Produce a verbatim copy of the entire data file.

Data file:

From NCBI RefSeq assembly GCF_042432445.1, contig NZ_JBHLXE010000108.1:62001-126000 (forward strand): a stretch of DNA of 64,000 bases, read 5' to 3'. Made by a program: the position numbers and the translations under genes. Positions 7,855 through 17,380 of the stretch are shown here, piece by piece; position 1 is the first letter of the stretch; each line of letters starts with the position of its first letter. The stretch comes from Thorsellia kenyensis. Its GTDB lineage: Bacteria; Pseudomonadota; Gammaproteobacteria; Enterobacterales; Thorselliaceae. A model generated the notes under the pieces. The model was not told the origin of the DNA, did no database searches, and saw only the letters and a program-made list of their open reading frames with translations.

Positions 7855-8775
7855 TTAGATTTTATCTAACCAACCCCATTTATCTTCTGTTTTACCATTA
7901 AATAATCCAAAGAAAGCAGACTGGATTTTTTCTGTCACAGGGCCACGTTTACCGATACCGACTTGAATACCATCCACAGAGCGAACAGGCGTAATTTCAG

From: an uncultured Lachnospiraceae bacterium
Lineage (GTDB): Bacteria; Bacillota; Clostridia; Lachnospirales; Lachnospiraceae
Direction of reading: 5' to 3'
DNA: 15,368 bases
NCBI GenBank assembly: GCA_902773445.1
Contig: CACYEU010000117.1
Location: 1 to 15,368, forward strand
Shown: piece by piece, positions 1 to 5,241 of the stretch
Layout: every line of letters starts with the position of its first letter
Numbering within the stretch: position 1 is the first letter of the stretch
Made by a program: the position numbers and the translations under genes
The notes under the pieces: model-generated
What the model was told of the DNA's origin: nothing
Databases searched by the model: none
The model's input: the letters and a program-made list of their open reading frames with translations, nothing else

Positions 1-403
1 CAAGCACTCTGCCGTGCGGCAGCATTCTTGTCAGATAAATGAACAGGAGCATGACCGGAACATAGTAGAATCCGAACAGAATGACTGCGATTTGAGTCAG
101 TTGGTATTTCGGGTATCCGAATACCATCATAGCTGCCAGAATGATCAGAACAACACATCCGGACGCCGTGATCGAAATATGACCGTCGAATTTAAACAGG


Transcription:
From NCBI RefSeq assembly GCF_042432445.1, contig NZ_JBHLXE010000108.1:62001-126000 (forward strand): a stretch of DNA of 64,000 bases, read 5' to 3'. Made by a program: the position numbers and the translations under genes. Positions 7,855 through 17,380 of the stretch are shown here, piece by piece; position 1 is the first letter of the stretch; each line of letters starts with the position of its first letter. The stretch comes from Thorsellia kenyensis. Its GTDB lineage: Bacteria; Pseudomonadota; Gammaproteobacteria; Enterobacterales; Thorselliaceae. A model generated the notes under the pieces. The model was not told the origin of the DNA, did no database searches, and saw only the letters and a program-made list of their open reading frames with translations.

Positions 7855-8775
7855 TTAGATTTTATCTAACCAACCCCATTTATCTTCTGTTTTACCATTA
7901 AATAATCCAAAGAAAGCAGACTGGATTTTTTCTGTCACAGGGCCACGTTTACCGATACCGACTTGAATACCATCCACAGAGCGAACAGGCGTAATTTCAG

From: an uncultured Lachnospiraceae bacterium
Lineage (GTDB): Bacteria; Bacillota; Clostridia; Lachnospirales; Lachnospiraceae
Direction of reading: 5' to 3'
DNA: 15,368 bases
NCBI GenBank assembly: GCA_902773445.1
Contig: CACYEU010000117.1
Location: 1 to 15,368, forward strand
Shown: piece by piece, positions 1 to 5,241 of the stretch
Layout: every line of letters starts with the position of its first letter
Numbering within the stretch: position 1 is the first letter of the stretch
Made by a program: the position numbers and the translations under genes
The notes under the pieces: model-generated
What the model was told of the DNA's origin: nothing
Databases searched by the model: none
The model's input: the letters and a program-made list of their open reading frames with translations, nothing else

Positions 1-403
1 CAAGCACTCTGCCGTGCGGCAGCATTCTTGTCAGATAAATGAACAGGAGCATGACCGGAACATAGTAGAATCCGAACAGAATGACTGCGATTTGAGTCAG
101 TTGGTATTTCGGGTATCCGAATACCATCATAGCTGCCAGAATGATCAGAACAACACATCCGGACGCCGTGATCGAAATATGACCGTCGAATTTAAACAGG